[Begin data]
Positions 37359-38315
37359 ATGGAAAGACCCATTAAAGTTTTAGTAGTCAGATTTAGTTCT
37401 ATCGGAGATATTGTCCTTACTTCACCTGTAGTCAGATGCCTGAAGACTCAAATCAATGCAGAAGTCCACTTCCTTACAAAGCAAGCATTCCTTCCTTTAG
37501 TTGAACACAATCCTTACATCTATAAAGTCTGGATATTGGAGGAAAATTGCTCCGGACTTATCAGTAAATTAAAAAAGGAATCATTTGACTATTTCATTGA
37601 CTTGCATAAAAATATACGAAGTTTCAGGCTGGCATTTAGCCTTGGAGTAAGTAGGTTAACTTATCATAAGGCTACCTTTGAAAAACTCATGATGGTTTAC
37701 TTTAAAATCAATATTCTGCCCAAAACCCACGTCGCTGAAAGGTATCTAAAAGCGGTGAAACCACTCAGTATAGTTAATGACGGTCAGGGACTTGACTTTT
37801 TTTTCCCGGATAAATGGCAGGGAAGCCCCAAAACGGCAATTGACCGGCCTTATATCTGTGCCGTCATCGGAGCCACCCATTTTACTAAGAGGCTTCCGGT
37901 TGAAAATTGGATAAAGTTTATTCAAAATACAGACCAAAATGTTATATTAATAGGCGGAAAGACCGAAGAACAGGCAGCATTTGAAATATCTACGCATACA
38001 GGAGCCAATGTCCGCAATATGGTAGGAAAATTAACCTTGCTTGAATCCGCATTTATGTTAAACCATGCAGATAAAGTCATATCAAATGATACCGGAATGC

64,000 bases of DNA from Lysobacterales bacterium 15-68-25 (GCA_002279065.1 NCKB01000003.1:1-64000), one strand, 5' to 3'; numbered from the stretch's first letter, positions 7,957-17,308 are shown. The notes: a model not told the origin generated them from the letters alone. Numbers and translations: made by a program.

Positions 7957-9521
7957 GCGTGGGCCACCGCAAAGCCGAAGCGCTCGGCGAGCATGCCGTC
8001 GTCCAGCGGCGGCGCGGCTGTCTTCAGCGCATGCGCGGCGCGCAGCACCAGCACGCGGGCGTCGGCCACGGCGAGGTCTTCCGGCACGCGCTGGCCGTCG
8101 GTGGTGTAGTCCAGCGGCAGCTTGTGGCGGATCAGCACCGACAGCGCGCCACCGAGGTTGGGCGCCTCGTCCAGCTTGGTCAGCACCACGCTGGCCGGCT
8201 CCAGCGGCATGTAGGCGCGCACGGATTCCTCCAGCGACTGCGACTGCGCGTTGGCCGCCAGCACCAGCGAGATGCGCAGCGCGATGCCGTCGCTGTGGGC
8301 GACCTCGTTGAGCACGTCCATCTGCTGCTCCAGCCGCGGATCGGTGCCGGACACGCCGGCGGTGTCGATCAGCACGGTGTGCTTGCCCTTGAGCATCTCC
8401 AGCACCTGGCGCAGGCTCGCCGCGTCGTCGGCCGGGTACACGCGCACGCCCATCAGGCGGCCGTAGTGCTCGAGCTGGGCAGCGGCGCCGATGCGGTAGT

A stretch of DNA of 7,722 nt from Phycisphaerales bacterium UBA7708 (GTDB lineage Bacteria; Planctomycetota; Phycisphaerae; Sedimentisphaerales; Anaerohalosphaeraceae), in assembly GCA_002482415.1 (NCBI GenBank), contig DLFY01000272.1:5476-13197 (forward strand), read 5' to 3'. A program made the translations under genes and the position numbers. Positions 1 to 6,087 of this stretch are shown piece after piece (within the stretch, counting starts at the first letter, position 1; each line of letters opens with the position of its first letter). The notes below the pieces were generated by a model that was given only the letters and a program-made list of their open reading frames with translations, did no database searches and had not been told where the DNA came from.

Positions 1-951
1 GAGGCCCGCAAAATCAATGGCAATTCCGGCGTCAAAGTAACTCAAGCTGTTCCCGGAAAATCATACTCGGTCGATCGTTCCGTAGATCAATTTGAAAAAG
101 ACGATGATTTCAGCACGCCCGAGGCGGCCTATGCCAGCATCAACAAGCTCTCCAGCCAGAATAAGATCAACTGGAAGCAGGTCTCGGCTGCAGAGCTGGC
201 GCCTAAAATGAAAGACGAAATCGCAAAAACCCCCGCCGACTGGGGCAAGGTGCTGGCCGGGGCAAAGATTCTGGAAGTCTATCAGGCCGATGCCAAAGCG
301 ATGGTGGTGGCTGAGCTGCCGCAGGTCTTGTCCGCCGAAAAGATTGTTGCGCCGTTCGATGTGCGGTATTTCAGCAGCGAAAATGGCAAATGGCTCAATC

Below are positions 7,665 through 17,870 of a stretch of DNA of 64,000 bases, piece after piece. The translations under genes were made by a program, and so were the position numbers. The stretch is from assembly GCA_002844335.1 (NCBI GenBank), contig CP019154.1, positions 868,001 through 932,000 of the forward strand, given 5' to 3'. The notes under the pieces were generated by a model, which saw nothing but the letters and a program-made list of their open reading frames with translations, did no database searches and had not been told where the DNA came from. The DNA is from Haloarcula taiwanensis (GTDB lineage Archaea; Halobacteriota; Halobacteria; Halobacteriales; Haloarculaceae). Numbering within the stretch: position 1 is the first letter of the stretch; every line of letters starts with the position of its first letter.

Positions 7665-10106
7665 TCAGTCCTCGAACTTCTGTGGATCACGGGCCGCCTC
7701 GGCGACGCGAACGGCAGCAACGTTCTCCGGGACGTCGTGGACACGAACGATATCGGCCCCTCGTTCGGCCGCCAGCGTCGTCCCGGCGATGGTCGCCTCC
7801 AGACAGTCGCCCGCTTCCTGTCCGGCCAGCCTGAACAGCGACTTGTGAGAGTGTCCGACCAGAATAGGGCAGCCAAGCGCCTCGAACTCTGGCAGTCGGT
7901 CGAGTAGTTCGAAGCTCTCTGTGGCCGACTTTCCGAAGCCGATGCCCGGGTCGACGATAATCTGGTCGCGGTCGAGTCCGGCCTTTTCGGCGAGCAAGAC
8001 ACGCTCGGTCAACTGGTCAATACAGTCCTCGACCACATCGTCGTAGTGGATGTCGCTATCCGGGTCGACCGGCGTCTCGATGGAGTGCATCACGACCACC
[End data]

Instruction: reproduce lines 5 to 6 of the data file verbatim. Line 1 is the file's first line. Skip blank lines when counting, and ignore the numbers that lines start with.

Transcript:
37601 CTTGCATAAAAATATACGAAGTTTCAGGCTGGCATTTAGCCTTGGAGTAAGTAGGTTAACTTATCATAAGGCTACCTTTGAAAAACTCATGATGGTTTAC
37701 TTTAAAATCAATATTCTGCCCAAAACCCACGTCGCTGAAAGGTATCTAAAAGCGGTGAAACCACTCAGTATAGTTAATGACGGTCAGGGACTTGACTTTT